All the Relevant Gods was one of three winners in the Cinnamon Poetry Pamphlet competition 2017, and published in 2018.
“Taking nothing for granted, Robin Houghton employs her questing, unfettered imagination to write poems which offer the reader fresh perspectives on love, loss, adolescent longing, memory and the (rarely-visited-in-poetry) theme of corporate life. She’s a compassionate but unsentimental imagist; in ‘Searching for the Police Tower, Orford Ness’ — A concrete bunker’s dark mouth breathes a whiff/of dereliction, down among the yellow poppies — whilst in her irreverent exploration of the often de-humanising experiences of office workers, in ‘1 Poultry’ she invites her reader to Look out to where domes are clouds, /black antennas stricken trees, people/ blips fading from someone’s radar./A good place to fail. Confidently playful as well as seriously clever, these are poems that lodge in the memory and under the skin.”
– Catherine Smith
“All the Relevant Gods has an impressive range of reference which bestows a strong sense of authority on its tone. It is geographically various but sure-footed in its evocation of here versus elsewhere, and it manages to ground its more abstract references, to science and music, in a vivid concreteness, so that it deploys the specific to hint evocatively at larger concerns.”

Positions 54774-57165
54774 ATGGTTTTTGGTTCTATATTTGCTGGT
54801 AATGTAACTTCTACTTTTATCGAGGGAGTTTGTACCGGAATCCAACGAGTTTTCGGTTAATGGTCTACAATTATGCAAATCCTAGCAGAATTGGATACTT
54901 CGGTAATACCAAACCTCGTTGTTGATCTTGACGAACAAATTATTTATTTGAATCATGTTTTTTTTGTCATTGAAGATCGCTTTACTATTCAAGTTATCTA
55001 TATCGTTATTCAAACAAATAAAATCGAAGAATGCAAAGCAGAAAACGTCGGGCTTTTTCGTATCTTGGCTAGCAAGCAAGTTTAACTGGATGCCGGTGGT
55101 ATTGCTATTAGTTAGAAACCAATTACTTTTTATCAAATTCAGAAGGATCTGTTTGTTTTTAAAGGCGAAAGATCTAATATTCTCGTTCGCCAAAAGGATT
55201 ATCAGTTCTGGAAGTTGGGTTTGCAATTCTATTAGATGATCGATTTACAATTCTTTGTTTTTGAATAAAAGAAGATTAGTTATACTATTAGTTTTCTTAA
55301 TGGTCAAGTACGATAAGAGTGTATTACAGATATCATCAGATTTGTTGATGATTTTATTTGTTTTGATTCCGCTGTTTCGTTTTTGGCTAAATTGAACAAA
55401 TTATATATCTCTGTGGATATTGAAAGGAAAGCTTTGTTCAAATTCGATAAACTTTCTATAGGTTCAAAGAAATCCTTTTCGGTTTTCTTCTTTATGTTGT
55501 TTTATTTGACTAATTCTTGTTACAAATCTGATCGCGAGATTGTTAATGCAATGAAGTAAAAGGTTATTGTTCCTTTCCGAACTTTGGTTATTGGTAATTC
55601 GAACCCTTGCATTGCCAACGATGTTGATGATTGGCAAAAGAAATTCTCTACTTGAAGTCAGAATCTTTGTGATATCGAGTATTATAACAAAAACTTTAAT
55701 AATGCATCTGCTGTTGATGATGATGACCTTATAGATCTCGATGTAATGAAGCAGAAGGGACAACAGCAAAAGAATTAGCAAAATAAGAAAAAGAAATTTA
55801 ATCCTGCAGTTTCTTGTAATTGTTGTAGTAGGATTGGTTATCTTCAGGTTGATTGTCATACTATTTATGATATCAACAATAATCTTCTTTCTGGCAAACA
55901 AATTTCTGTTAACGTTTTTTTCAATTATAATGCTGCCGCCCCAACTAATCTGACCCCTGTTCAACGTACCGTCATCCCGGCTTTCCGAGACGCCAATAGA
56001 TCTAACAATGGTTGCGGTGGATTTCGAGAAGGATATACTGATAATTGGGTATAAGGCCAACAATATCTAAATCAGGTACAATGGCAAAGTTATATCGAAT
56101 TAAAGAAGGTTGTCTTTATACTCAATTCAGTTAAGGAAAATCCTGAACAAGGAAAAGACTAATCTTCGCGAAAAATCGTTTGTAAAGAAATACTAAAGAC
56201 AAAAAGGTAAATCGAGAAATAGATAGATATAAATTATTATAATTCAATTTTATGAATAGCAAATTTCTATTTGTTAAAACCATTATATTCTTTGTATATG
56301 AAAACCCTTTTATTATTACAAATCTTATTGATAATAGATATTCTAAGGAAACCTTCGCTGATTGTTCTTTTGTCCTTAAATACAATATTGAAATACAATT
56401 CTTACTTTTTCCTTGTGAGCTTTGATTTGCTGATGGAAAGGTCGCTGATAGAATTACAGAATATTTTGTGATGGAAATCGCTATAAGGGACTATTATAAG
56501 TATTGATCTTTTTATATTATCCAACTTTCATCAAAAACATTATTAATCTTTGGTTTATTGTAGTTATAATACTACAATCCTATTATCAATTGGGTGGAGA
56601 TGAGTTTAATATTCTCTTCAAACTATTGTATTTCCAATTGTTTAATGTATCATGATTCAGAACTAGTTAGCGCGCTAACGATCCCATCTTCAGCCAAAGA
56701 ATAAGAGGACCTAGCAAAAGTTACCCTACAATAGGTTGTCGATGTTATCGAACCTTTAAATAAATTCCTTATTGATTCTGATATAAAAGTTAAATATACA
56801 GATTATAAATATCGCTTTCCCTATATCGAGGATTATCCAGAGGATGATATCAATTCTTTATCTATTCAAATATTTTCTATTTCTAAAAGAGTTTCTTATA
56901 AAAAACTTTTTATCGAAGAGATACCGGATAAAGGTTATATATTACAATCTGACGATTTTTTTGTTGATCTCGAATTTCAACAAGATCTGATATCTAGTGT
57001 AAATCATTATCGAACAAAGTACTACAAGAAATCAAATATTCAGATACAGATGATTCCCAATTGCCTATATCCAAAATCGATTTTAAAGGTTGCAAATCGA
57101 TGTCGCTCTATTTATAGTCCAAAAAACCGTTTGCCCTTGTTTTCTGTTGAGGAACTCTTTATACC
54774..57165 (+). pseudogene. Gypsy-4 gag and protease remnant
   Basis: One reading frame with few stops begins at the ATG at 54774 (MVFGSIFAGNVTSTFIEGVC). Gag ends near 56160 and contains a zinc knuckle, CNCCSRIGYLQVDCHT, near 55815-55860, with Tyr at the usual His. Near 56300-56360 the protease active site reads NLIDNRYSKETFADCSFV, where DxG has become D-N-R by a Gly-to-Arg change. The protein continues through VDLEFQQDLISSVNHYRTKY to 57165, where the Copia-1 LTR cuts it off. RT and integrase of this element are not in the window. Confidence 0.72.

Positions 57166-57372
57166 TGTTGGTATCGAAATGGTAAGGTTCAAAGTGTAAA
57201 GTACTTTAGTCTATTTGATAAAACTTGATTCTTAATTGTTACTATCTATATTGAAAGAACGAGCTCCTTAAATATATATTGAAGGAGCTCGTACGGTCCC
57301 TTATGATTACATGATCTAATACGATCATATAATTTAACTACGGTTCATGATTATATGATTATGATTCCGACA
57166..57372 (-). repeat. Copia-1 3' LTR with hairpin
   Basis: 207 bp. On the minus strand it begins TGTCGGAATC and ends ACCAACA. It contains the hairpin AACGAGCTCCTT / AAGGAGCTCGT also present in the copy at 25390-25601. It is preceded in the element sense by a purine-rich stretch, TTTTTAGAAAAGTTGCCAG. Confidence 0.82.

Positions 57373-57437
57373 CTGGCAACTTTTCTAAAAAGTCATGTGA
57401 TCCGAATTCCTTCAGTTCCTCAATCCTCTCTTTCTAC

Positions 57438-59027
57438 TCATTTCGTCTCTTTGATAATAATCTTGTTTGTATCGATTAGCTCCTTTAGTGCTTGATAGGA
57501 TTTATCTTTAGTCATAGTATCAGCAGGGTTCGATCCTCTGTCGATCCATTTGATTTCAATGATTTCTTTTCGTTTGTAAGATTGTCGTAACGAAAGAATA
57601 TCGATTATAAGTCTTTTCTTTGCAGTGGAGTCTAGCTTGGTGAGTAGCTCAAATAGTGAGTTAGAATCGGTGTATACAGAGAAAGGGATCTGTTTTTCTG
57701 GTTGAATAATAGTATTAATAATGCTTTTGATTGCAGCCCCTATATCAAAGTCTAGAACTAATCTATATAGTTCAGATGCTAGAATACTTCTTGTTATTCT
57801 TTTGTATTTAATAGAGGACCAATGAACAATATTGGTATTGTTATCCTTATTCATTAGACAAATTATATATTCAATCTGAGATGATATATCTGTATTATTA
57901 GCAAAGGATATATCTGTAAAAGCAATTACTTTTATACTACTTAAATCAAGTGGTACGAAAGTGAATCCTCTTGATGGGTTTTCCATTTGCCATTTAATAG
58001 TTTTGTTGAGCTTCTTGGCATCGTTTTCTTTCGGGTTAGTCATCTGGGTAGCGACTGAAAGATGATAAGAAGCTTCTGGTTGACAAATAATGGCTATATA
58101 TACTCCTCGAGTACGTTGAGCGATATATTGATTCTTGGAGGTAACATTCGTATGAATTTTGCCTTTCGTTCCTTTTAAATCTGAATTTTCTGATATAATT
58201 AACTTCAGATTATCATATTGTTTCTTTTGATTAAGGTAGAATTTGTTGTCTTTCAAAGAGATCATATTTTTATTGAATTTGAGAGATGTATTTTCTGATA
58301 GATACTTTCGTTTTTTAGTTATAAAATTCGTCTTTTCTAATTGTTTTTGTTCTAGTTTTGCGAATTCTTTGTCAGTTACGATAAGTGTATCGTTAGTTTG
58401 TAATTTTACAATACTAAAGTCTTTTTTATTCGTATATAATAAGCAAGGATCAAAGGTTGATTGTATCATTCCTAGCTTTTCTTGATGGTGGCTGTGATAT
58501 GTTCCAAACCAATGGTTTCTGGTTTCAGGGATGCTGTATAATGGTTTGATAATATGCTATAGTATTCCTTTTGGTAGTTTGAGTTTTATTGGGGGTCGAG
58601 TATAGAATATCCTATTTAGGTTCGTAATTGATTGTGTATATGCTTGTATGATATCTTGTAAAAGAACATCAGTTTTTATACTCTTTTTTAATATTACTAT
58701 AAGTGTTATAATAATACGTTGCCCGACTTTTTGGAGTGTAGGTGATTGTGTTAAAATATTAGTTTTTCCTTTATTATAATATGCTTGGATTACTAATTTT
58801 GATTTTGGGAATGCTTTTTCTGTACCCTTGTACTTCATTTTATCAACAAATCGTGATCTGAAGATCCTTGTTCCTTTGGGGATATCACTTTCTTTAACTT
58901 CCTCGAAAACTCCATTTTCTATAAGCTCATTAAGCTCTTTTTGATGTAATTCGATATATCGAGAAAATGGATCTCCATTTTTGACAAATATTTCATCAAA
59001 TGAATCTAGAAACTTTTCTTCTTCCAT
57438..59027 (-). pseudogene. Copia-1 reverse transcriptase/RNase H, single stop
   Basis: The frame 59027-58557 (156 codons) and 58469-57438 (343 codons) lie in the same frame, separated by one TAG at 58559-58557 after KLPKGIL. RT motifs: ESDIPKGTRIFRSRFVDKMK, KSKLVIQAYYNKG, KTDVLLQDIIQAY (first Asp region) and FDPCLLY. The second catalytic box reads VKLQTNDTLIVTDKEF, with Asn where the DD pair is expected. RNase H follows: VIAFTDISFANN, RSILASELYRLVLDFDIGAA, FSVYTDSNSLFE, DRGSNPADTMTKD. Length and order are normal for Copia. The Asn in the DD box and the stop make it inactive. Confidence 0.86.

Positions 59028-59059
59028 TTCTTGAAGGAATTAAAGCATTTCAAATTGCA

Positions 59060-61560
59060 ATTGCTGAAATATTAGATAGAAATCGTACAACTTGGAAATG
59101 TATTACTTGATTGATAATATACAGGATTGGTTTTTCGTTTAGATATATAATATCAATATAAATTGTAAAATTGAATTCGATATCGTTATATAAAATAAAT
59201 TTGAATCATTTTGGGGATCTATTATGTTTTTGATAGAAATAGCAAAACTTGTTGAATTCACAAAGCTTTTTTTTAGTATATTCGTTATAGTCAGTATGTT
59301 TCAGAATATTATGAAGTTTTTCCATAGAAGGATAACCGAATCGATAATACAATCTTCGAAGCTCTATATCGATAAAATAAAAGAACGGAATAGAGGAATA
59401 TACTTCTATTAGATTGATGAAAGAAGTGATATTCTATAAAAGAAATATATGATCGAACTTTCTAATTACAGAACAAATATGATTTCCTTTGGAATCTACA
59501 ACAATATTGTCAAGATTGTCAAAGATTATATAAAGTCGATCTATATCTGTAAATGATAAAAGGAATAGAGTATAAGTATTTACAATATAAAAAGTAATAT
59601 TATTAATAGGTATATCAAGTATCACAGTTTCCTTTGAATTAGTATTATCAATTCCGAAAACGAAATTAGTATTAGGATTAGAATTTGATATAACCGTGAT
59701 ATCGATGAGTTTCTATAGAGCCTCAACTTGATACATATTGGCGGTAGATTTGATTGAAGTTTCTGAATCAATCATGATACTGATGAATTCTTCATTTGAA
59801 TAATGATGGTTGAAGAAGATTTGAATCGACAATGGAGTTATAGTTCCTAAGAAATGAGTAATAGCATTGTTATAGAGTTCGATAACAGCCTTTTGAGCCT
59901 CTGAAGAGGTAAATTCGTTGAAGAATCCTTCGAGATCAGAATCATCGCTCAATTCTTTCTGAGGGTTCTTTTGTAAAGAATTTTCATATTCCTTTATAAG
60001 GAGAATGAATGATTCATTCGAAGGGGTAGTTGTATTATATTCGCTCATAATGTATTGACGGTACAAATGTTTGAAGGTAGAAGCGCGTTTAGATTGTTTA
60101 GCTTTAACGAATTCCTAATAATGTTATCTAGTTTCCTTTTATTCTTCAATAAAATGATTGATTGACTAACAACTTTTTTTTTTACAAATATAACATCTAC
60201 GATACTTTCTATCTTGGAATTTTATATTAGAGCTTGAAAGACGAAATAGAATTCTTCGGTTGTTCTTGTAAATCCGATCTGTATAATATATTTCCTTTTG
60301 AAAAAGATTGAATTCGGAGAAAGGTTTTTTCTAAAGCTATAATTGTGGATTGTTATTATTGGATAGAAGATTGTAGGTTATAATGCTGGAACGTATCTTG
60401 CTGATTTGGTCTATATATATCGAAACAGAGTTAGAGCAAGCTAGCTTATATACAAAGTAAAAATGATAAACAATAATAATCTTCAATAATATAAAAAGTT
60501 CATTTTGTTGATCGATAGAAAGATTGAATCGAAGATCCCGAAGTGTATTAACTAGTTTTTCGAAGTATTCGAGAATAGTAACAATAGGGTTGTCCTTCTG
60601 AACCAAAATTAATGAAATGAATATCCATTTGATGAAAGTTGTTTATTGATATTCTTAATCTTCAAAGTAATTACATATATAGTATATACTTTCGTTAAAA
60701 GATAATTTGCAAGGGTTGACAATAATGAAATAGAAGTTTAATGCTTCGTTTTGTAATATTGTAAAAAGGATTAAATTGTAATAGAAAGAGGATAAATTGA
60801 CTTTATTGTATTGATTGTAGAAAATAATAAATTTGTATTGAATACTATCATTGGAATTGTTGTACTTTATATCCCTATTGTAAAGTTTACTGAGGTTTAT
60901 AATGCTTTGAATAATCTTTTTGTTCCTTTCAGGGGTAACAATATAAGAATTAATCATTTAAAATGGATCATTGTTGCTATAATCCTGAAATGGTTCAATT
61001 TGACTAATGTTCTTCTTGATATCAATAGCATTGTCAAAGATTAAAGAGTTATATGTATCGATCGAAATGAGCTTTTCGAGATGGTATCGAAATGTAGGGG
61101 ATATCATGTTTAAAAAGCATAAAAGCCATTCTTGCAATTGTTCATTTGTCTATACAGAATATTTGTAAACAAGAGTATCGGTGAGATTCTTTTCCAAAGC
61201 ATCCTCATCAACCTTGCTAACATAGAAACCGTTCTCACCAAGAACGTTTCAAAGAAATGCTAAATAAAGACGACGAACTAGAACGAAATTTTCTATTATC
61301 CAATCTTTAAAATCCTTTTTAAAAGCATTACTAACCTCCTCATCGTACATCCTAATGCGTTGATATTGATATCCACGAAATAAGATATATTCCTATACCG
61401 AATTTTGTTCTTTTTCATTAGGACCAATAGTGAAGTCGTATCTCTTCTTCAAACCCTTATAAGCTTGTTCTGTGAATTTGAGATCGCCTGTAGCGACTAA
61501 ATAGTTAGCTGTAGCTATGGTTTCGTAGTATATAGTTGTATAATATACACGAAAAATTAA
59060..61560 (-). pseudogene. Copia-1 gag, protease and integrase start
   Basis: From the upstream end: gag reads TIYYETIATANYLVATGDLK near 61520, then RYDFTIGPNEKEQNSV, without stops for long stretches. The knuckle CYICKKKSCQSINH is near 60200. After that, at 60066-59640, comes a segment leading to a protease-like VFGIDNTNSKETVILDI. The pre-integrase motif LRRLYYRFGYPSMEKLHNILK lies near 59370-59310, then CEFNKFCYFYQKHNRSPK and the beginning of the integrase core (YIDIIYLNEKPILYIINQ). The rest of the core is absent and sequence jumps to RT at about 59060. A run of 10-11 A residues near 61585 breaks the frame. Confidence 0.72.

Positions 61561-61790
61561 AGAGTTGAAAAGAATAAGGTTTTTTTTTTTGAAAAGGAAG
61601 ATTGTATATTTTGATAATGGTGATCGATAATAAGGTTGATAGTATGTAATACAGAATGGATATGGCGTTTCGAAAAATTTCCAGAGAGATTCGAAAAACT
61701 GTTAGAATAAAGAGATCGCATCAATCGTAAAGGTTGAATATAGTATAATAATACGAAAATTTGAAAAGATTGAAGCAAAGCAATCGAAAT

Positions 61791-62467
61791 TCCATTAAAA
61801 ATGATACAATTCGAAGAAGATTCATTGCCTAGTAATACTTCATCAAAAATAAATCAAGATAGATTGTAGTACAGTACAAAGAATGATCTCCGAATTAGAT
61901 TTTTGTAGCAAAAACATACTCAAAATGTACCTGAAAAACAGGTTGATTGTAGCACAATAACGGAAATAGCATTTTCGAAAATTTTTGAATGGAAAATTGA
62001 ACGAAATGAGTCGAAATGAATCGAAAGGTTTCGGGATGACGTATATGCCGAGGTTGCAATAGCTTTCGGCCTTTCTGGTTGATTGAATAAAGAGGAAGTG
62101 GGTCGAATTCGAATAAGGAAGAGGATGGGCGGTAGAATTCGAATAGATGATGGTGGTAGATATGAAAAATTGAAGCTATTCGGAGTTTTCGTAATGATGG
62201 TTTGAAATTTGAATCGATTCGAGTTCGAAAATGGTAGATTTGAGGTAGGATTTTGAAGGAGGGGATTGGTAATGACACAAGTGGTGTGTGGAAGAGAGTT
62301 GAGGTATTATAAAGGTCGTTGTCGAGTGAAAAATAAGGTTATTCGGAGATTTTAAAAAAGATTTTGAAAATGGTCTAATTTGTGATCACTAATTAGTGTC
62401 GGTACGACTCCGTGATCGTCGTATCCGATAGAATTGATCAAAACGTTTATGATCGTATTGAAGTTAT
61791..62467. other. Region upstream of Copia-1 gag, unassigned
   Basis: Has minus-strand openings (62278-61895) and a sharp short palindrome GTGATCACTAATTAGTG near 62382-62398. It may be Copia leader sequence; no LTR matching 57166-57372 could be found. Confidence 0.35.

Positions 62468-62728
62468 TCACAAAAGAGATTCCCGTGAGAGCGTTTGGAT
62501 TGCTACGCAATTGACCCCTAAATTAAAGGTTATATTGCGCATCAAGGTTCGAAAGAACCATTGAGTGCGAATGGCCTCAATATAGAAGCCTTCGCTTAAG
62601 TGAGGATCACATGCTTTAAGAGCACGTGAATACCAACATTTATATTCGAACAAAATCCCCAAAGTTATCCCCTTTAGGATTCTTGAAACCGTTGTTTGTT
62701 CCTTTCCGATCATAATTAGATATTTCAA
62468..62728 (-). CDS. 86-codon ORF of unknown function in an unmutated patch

– Ian Gregson
John Cage, 4’33” (1952)
He would staple a piano string to a cloud
in his empire of structured air – composer
of play nothing, suspend everything, the big unsung
serenade of O unravels. What do you hear?
Fricative chip of a cough, metallic snap stage left,
wet streets ribboned by tyre treads. Breaths
in the past tense, beyond useful. The ‘happy birthday’
you sang over tequila shots in Bangkok
which I don’t remember. Strangers crossing legs,
picking teeth. An age-old threat disguised as a cake.
A brace of whispers, an ice cream van – that smell.
I can’t tell if I’m thinking out loud. There’s a drill
at my temple, unhammering the outside world
into one tiny scratch as someone pushes back
their sleeve to reveal their watch, and wishes away
the awkward sounds of living. One unspoken and
hangs in an unreachable corner of the room
safe in the dust, needing no audience.
Is this the music we came here for? A piano grows old,
cars pass and people wait. Play nothing.
Suspend everything. Empty your head. Listen.